The University of Alberta received funding from Transport Canada to help prepare Canadian cities and municipalities for connected and automated vehicles.
The funding for the University comes from Transport Canada’s program for Advance Connectivity and Automation in the Transportation System and will help Transport Canada study and address technical, policy and regulatory issues related to connected and automated vehicles, and to help prepare Canadian jurisdictions prepare for these vehicles.
The University will receive $500,000 from the fund a pilot project looking at enhanced privacy for connected vehicle communications
“Connected and automated vehicle technology has immense potential and will have a tremendous impact on our transportation system,” said Marc Garneau, Minister of Transport. “This funding will help our stakeholders improve their understanding of connected and automated vehicle technologies, and how to safely and securely integrate them into our road system in order to capture their many benefits.”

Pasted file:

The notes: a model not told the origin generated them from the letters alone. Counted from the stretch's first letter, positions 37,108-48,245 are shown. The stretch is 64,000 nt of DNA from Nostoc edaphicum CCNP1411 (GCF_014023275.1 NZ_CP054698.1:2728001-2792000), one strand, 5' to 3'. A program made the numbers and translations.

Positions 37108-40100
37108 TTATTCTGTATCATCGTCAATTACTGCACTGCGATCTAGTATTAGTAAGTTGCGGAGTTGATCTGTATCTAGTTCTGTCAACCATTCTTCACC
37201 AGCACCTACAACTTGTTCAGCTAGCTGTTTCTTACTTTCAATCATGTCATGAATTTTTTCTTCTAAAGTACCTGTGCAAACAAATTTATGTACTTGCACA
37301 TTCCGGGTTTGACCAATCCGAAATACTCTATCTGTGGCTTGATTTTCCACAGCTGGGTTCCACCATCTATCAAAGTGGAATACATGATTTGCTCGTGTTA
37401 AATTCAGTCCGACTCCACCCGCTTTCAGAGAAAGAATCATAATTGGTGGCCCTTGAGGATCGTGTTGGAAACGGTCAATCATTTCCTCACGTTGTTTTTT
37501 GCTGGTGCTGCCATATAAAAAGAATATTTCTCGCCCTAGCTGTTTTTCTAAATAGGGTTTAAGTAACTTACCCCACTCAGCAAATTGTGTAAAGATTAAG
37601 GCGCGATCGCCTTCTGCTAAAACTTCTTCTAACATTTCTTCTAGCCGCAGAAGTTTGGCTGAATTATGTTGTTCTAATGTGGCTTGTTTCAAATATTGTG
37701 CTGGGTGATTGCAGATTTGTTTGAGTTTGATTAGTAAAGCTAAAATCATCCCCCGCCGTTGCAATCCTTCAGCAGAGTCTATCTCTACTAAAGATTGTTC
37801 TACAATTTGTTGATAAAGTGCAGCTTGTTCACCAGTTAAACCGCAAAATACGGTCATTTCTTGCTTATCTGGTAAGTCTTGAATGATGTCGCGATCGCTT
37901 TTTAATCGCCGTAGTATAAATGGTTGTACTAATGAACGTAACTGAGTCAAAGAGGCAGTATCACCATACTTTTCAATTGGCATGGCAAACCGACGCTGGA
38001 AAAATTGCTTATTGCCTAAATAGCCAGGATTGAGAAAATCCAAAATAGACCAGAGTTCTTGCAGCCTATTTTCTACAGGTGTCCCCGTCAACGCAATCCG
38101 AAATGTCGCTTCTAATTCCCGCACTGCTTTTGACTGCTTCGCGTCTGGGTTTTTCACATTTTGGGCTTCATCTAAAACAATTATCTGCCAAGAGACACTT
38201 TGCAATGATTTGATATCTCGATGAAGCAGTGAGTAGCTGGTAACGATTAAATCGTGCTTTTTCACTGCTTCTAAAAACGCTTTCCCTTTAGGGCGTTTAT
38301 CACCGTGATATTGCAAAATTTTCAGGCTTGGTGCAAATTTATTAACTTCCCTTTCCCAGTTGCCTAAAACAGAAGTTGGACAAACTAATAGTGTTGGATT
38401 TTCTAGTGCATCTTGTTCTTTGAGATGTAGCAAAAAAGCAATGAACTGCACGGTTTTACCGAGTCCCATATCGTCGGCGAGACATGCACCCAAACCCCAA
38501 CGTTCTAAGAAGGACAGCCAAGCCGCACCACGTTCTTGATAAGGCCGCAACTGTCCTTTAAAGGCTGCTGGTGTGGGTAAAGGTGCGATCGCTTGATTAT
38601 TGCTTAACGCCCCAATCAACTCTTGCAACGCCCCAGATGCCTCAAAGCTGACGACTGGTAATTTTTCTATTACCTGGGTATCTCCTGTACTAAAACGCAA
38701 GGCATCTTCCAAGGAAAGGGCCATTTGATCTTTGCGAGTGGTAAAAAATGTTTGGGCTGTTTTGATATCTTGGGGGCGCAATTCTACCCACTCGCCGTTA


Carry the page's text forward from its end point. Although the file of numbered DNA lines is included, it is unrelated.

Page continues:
Many vehicles on the road right now feature partial automation, including speed control, and braking and steering assist. Transport Canada has been closely looking at some of the components of automated vehicles to assess their benefit to the overall safety of Canadians. Transport Canada is also working with international governments through the United Nations to develop guidelines and regulatory requirements that facilitate innovation and aid in the safe deployment of automated features.
“We are in the midst of fundamental changes in our transportation systems,” said David H. Turpin, president and vice-chancellor, University of Alberta. “Connected and automated vehicles are reshaping the sector, and University of Alberta experts are leading research into these technologies to help us build more sustainable and resilient communities. I want to thank Transport Canada for their support.”
Transport Canada and Innovation, Science and Economic Development Canada are working in close collaboration and with other federal departments and provincial and territorial governments to develop a coherent national approach for the safe introduction of these vehicle technologies on Canadian roads.